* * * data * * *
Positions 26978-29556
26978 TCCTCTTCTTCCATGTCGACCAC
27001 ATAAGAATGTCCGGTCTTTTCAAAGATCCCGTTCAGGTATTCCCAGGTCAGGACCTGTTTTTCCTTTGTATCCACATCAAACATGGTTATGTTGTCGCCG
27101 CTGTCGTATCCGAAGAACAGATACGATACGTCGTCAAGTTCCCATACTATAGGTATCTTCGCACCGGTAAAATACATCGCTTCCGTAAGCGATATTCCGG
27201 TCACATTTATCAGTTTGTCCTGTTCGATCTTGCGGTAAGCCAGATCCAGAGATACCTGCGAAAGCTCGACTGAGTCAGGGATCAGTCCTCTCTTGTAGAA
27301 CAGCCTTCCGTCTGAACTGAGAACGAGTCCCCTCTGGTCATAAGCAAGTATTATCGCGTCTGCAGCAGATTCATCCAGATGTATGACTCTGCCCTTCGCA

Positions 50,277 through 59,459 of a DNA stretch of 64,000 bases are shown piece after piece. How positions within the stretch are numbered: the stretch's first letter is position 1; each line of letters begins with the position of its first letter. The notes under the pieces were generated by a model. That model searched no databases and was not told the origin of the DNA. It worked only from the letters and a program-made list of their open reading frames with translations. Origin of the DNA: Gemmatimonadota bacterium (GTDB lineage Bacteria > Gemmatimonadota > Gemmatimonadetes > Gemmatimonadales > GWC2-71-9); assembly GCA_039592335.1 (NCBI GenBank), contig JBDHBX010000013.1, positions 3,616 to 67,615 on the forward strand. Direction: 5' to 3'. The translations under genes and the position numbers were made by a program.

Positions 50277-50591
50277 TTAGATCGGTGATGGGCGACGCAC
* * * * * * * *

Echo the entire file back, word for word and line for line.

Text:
Positions 26978-29556
26978 TCCTCTTCTTCCATGTCGACCAC
27001 ATAAGAATGTCCGGTCTTTTCAAAGATCCCGTTCAGGTATTCCCAGGTCAGGACCTGTTTTTCCTTTGTATCCACATCAAACATGGTTATGTTGTCGCCG
27101 CTGTCGTATCCGAAGAACAGATACGATACGTCGTCAAGTTCCCATACTATAGGTATCTTCGCACCGGTAAAATACATCGCTTCCGTAAGCGATATTCCGG
27201 TCACATTTATCAGTTTGTCCTGTTCGATCTTGCGGTAAGCCAGATCCAGAGATACCTGCGAAAGCTCGACTGAGTCAGGGATCAGTCCTCTCTTGTAGAA
27301 CAGCCTTCCGTCTGAACTGAGAACGAGTCCCCTCTGGTCATAAGCAAGTATTATCGCGTCTGCAGCAGATTCATCCAGATGTATGACTCTGCCCTTCGCA

Positions 50,277 through 59,459 of a DNA stretch of 64,000 bases are shown piece after piece. How positions within the stretch are numbered: the stretch's first letter is position 1; each line of letters begins with the position of its first letter. The notes under the pieces were generated by a model. That model searched no databases and was not told the origin of the DNA. It worked only from the letters and a program-made list of their open reading frames with translations. Origin of the DNA: Gemmatimonadota bacterium (GTDB lineage Bacteria > Gemmatimonadota > Gemmatimonadetes > Gemmatimonadales > GWC2-71-9); assembly GCA_039592335.1 (NCBI GenBank), contig JBDHBX010000013.1, positions 3,616 to 67,615 on the forward strand. Direction: 5' to 3'. The translations under genes and the position numbers were made by a program.

Positions 50277-50591
50277 TTAGATCGGTGATGGGCGACGCAC